Coachella Part V
This is the fifth part of the story of my trip to Coachella in 2004. If you feel the need to read the earlier installments, go here: One, Two, Three, Four.
It should be mentioned (in passing) that Scott and I had a relationship that consisted largely of twisted humor, going to bars and having petty arguments. We were thrown together by circumstance (acting in a very emotionally disturbing play) and had come to rely heavily on each other and the ability to be complete assholes together. We were both bossy and demanding but found ourselves and each other hilarious. We had a lot of fun, and we fought continually. And usually, everything was his fault. We are still friends, though less so. There, now everything is out in the open.
“So,” Scott said between bites of French toast, “where are we headed next?”
“The nearest, cheapest hotel we can find.” I attempted to eat eggs and drink coffee at the same time—no easy task, as my keys were clenched so hard in my hand they were leaving indentations.
I was attempting to inhale bacon through a straw when our check arrived and Scott suggested that I pay it.
“You’re the one who locked the keys in the car,” he reasoned.
“Yeah, and? You’re the reason we’re here in the first place. You’re the reason $200 of my money is gone!”
“Money you didn’t have to begin with!”
“But money I had at one point and had grown to enjoy!”
“True as that may be, you are the reason that we’ve been here all night!”
“You are the reason that we left LA at midnight!”
“The fact remains that you locked the keys in the car.”
“Bitch, you’ll be lucky if you get a seat in the car.”
We fumed and ate and stared hatefully at each other for a minute.
“Fine,” I said. “We’re splitting everything from here out. Breakfast. The hotel. Gas. Decision making.”
I threw my half on the table and stormed out in the most dramatic way I could. Functioning on zero sleep, it wasn’t a challenge.
Anyway, by 8 a.m. Scott and I were back on I-10 East, looking for any exit near Indio that boasted a hotel. Sadly, we were coming up pretty short. Did I mention there’s nothing in the desert between LA and Palm Springs? Because I lied. There are windmills. And they creep me out because they remind me of Mac and Me.
|Windmills in the desert. Shudder.|
We passed a sign: Indio Next 3 Exits.
“Alright,” I said, “we’re just going to have to get off and look. I don’t want to pass Indio.”
We exited. Almost immediately we came upon a run-down motel advertising HBO and showers. I considered only briefly what exactly would have to be wrong with a place in order for showers to be a selling point. It didn’t matter. We were exhausted. I was struggling to keep my eyes open.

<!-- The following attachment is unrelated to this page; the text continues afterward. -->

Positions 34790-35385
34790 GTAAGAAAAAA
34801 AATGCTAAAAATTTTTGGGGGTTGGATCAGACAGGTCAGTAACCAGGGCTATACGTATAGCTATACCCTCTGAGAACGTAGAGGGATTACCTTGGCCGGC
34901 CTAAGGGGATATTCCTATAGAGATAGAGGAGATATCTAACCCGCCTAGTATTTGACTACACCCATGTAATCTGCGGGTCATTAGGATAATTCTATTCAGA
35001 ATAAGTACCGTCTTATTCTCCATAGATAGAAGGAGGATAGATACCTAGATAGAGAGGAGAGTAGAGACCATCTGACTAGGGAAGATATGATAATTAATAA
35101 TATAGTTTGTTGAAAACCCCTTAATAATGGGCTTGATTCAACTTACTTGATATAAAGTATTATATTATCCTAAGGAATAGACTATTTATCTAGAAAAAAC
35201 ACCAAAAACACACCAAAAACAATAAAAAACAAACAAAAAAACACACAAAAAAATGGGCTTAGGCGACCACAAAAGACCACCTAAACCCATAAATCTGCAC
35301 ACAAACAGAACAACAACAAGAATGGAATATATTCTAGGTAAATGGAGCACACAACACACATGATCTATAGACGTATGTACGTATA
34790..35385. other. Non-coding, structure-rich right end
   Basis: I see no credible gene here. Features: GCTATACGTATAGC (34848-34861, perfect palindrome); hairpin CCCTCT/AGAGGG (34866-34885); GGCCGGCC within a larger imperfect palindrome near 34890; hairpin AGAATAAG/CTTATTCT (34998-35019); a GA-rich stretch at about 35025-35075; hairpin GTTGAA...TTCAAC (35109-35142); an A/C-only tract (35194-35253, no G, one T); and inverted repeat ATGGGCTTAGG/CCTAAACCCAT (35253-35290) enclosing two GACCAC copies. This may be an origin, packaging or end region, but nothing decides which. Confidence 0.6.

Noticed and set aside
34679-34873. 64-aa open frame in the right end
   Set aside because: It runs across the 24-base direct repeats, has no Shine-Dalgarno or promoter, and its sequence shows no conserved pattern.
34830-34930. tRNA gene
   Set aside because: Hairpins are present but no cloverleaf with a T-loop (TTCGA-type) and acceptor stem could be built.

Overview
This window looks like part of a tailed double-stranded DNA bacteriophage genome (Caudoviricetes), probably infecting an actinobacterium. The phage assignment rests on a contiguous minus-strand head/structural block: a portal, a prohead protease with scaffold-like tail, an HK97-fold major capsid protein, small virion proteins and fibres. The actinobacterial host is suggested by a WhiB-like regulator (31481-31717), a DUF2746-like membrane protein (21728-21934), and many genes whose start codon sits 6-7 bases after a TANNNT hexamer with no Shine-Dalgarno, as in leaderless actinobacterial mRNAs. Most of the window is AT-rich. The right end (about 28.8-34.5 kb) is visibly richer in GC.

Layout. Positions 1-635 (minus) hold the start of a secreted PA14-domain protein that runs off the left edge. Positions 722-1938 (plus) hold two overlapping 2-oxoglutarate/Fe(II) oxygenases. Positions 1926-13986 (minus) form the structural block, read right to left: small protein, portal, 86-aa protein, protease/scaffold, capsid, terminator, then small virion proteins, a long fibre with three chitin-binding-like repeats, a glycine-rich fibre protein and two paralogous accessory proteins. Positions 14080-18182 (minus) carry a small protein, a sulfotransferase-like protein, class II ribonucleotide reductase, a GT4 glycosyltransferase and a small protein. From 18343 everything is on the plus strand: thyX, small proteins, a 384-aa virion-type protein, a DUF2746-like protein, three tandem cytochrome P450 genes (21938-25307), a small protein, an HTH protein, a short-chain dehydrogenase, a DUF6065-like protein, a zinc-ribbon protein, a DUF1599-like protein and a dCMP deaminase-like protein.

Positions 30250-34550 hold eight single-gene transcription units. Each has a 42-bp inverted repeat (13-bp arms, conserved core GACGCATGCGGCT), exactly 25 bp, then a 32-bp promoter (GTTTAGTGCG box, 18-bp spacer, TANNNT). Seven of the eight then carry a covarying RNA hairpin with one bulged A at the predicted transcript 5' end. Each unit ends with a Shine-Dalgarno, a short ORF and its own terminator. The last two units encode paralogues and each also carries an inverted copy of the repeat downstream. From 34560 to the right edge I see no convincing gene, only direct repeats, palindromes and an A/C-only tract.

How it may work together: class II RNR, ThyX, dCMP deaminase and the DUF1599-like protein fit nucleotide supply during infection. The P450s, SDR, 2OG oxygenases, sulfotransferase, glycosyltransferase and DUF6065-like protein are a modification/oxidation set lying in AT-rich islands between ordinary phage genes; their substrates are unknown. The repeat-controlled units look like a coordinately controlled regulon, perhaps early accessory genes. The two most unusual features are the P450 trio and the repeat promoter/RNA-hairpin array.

I parked and we went inside.
“We’d like a room,” Scott said. “Preferably one with two beds.”
“It’s 8 o’clock in the morning,” the clerk said. “No one checks out until 12. There’s a concert here this weekend, you know.”
“Yeah, we know,” Scott sighed. We walked back to the car.
We began driving up and down the busier looking streets we could find. A few times we got lost in residential areas that reminded me of Phoenix: dry, dusty, cookie-cutter. Occasionally we’d see large landscapes of what appeared to be working farmland, dotted with pink and yellow houses and impossibly thriving flowers. But no hotels/motels/RV parks or even campgrounds.
Every time I ended up in a residential neighborhood, Scott would get mad and I would remind him that he was free to drive at any time and then he would be quiet again. Fatigue had taken its toll on our bickering.
Eventually we found another hotel. A Spanish-style, yellow building with pretty flower beds. We parked again and went inside. Tiled floors, fountains, flowers all around. But all the pretty had a $200 price tag, and for 6 hours and two college kids that was absurd.
So we drove some more. We drove for 400 hours. And we died in the desert.
Just kidding. At 9:30 we found a hotel near the freeway (how had we missed it? Who cared?) that would let us stay until noon for $80. (I think this is where the term “highway robbery” comes from, but I could be wrong.) But Scott paid.
We crawled up to the room. It looked like a run-down apartment complex, complete with lawn chairs and holiday decorations outside each screen door. In retrospect, it’s highly possible that we spent the night at some conniving slumlord’s tenement housing. Noisy children frolicked in the dirty pool below. Old ladies fanned themselves and drank lemonade or maybe horchata on the porch. Did they live there? It’s hard to say.
|Nicer than the place we stayed. I can't find that place online.|
The inside matched the outside, but there were beds (one king-sized, one a single) and a shower (hooray!). Scott gave me the king-size and went into the shower, and since I hadn’t brought PJ’s I just chucked my jeans and crawled into the bed. Within seconds I was asleep.
*The Pixies "Where is My Mind?"